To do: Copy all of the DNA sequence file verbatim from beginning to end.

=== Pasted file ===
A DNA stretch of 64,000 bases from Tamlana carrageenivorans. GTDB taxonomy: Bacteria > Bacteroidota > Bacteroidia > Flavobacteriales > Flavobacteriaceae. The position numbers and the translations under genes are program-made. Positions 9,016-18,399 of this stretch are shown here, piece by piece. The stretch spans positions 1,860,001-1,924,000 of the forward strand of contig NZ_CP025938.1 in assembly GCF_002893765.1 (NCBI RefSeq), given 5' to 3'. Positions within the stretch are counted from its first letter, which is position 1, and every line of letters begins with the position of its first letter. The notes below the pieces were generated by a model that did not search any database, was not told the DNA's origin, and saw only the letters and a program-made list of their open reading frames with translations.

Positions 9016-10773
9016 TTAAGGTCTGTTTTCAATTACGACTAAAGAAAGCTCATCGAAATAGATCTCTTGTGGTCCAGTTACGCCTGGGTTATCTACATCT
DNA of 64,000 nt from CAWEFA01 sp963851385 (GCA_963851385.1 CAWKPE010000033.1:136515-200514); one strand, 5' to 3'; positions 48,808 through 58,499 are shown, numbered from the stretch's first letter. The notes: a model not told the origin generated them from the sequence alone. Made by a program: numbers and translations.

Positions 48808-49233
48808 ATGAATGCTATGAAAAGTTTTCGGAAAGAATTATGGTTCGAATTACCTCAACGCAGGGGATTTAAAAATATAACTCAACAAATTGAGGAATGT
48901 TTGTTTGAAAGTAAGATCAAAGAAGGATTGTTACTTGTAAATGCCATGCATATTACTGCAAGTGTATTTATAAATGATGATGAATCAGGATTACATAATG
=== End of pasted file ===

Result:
A DNA stretch of 64,000 bases from Tamlana carrageenivorans. GTDB taxonomy: Bacteria > Bacteroidota > Bacteroidia > Flavobacteriales > Flavobacteriaceae. The position numbers and the translations under genes are program-made. Positions 9,016-18,399 of this stretch are shown here, piece by piece. The stretch spans positions 1,860,001-1,924,000 of the forward strand of contig NZ_CP025938.1 in assembly GCF_002893765.1 (NCBI RefSeq), given 5' to 3'. Positions within the stretch are counted from its first letter, which is position 1, and every line of letters begins with the position of its first letter. The notes below the pieces were generated by a model that did not search any database, was not told the DNA's origin, and saw only the letters and a program-made list of their open reading frames with translations.

Positions 9016-10773
9016 TTAAGGTCTGTTTTCAATTACGACTAAAGAAAGCTCATCGAAATAGATCTCTTGTGGTCCAGTTACGCCTGGGTTATCTACATCT
DNA of 64,000 nt from CAWEFA01 sp963851385 (GCA_963851385.1 CAWKPE010000033.1:136515-200514); one strand, 5' to 3'; positions 48,808 through 58,499 are shown, numbered from the stretch's first letter. The notes: a model not told the origin generated them from the sequence alone. Made by a program: numbers and translations.

Positions 48808-49233
48808 ATGAATGCTATGAAAAGTTTTCGGAAAGAATTATGGTTCGAATTACCTCAACGCAGGGGATTTAAAAATATAACTCAACAAATTGAGGAATGT
48901 TTGTTTGAAAGTAAGATCAAAGAAGGATTGTTACTTGTAAATGCCATGCATATTACTGCAAGTGTATTTATAAATGATGATGAATCAGGATTACATAATG